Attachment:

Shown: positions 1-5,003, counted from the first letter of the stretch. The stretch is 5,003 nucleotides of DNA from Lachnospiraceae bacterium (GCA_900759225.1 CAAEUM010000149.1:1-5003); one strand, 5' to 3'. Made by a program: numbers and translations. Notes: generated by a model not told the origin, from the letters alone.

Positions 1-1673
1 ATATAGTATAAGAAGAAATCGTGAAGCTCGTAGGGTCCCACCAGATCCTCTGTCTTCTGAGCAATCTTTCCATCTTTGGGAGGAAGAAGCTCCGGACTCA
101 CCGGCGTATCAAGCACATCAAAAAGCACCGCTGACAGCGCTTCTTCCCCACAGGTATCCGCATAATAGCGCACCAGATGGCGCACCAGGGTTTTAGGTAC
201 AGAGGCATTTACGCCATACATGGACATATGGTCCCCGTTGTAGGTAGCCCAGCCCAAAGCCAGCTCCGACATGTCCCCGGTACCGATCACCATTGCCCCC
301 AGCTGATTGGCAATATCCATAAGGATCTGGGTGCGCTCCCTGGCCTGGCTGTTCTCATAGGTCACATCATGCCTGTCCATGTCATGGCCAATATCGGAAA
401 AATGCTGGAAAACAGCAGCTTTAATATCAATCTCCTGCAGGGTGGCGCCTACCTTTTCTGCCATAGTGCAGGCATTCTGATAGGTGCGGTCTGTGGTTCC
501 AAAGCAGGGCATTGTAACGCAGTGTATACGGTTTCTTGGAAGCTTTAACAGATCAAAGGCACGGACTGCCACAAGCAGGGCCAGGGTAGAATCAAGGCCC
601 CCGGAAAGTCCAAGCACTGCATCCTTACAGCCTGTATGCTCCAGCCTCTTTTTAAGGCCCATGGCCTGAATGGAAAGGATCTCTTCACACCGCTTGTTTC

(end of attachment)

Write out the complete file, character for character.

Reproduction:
Shown: positions 1-5,003, counted from the first letter of the stretch. The stretch is 5,003 nucleotides of DNA from Lachnospiraceae bacterium (GCA_900759225.1 CAAEUM010000149.1:1-5003); one strand, 5' to 3'. Made by a program: numbers and translations. Notes: generated by a model not told the origin, from the letters alone.

Positions 1-1673
1 ATATAGTATAAGAAGAAATCGTGAAGCTCGTAGGGTCCCACCAGATCCTCTGTCTTCTGAGCAATCTTTCCATCTTTGGGAGGAAGAAGCTCCGGACTCA
101 CCGGCGTATCAAGCACATCAAAAAGCACCGCTGACAGCGCTTCTTCCCCACAGGTATCCGCATAATAGCGCACCAGATGGCGCACCAGGGTTTTAGGTAC
201 AGAGGCATTTACGCCATACATGGACATATGGTCCCCGTTGTAGGTAGCCCAGCCCAAAGCCAGCTCCGACATGTCCCCGGTACCGATCACCATTGCCCCC
301 AGCTGATTGGCAATATCCATAAGGATCTGGGTGCGCTCCCTGGCCTGGCTGTTCTCATAGGTCACATCATGCCTGTCCATGTCATGGCCAATATCGGAAA
401 AATGCTGGAAAACAGCAGCTTTAATATCAATCTCCTGCAGGGTGGCGCCTACCTTTTCTGCCATAGTGCAGGCATTCTGATAGGTGCGGTCTGTGGTTCC
501 AAAGCAGGGCATTGTAACGCAGTGTATACGGTTTCTTGGAAGCTTTAACAGATCAAAGGCACGGACTGCCACAAGCAGGGCCAGGGTAGAATCAAGGCCC
601 CCGGAAAGTCCAAGCACTGCATCCTTACAGCCTGTATGCTCCAGCCTCTTTTTAAGGCCCATGGCCTGAATGGAAAGGATCTCTTCACACCGCTTGTTTC